Nurturing wild spaces for creative practice
Updated: Jul 15
I rent a little studio which sits amid a little patch of grassland, opposite horses fields which are the home to some very elderly horses. It's peaceful. We have the regular hum of a stray fly that comes inside, the occasional call of a pheasant. At lunch time I sit on the grass at the edge of the path, eye-level with the grasses and wildflowers that have grown tall and busy with the movement of insects. It reminds me of the fields that I used to love so much as a child; I used to skip through them and call out the names of all the butterflies (which at that time, I knew with encyclopaedic knowledge).
Now, resigned to the edge of the path, I don't do any skipping. I love the fields, but the unencumbered joy... it's just not available to me any more. I no longer recall all the names of the butterflies, and I don't feel the need to.
So when people ask me what my floral work is about, I tell them breezily about my time in the fields as a child - the wild flowers, the butterflies - the happiness of it, the nostalgia, the urge to bring those feelings back to the fore. I try to capture the delicacy of the petals, the beauty of the butterflies, the wildness and freeness of those moments. I don't tell them that the work, the process, the ritual of making these works does not come from the joy of them, but from the mourning of them. I mourn the part of me that used to feel this way. It's been said to me many times that it must be beautiful in my head. It is. It's beautiful and sad and everything in between.
I remember an occasion talking to a tutor who was trying to drag out of me exactly what I was trying to reach to in my work. I told her that I wanted to convey the complexity of my emotions towards things. That I was no longer able to feel something to be wholly, straight-forwardly 'good' because every good thing came at the sacrifice of something else. That for every good thing in my life I had something new to mourn.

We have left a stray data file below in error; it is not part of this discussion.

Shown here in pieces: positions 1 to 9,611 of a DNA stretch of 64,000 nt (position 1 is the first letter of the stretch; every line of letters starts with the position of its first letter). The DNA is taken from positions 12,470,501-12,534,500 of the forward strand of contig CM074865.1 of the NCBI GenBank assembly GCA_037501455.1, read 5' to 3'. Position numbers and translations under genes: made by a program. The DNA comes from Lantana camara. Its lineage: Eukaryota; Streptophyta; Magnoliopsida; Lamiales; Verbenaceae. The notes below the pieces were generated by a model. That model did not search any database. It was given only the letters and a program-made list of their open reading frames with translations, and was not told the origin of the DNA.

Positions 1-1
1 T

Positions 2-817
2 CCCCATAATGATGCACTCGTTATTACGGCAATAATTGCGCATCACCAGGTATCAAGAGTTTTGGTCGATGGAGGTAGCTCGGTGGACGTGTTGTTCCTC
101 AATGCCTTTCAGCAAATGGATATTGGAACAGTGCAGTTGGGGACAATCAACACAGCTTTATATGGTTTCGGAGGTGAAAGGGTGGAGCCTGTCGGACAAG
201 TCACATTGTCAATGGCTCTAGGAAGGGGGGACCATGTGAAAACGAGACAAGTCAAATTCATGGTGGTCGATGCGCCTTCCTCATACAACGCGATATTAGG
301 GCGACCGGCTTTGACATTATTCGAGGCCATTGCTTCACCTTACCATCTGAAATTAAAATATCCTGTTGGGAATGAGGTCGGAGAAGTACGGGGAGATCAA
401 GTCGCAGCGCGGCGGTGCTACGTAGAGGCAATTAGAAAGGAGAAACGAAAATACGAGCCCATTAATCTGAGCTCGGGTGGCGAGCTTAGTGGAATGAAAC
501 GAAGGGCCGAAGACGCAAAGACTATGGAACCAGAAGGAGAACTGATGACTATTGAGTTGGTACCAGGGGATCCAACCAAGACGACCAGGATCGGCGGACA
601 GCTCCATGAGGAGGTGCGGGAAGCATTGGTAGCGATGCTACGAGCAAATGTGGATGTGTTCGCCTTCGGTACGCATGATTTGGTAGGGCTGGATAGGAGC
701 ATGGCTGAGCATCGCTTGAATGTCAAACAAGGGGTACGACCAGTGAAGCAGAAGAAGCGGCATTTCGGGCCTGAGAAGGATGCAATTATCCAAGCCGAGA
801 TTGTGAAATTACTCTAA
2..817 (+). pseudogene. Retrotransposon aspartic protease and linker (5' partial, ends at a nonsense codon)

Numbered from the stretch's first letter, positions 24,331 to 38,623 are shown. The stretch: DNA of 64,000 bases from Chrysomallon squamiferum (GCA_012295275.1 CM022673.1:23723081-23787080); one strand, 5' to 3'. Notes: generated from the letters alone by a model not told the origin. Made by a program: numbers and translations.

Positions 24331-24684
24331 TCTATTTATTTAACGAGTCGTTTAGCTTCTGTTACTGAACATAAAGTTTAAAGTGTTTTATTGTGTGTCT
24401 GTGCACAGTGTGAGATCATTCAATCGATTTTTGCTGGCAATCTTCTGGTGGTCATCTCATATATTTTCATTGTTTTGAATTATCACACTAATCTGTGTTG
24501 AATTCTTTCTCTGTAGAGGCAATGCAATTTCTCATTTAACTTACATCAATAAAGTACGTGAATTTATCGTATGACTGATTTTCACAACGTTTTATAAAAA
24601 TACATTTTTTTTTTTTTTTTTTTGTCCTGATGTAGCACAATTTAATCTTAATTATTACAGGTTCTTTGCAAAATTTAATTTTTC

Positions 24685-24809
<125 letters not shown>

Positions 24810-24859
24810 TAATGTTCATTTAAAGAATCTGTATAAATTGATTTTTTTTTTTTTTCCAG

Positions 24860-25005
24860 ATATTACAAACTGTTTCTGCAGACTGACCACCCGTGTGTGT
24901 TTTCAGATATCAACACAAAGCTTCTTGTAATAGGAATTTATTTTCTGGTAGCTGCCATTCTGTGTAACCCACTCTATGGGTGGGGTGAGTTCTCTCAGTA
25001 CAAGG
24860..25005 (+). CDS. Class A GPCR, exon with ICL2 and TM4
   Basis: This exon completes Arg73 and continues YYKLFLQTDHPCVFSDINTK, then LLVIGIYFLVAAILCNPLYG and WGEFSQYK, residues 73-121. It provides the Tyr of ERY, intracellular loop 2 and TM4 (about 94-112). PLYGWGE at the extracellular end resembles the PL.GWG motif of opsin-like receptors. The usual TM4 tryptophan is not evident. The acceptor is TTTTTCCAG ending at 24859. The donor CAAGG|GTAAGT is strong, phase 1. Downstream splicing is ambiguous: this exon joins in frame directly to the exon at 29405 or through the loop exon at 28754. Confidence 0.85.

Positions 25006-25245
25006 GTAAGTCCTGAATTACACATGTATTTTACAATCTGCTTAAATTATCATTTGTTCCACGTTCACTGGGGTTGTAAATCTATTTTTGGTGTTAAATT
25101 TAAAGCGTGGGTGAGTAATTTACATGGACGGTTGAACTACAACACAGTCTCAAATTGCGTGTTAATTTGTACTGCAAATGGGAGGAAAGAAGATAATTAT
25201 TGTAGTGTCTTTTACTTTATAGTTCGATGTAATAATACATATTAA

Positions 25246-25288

And if I'm entirely honest, this is what my work is about - the uncomfortable and complicated coexistence of mounting joys and mounting grief: the need to maintain these little moments of beauty for a little while longer because... sometimes the grief weighs heavier than the joy.
This installation, Sticks and Stones and Broken Bones, was created shortly after my dad died, and stemmed from the need I had to create something that was beautiful from things that were essentially broken.
Our neighbour - the kind lady who cares for these elderly horses - sometimes offers to cut the grass for us on our little patch of land, and I find myself saying "no, not yet. Let the buttercups die back first". Then of course, out come the oxeye daisies, the grass flowers, the butterflies. And the answer is always "no, not yet". Of course, one day I will have to allow the field to be managed. I'll grieve those little moments of beauty, of spotting the butterflies flit in and out of the grasses, and I'll await the new joys of seeing them take over again next year.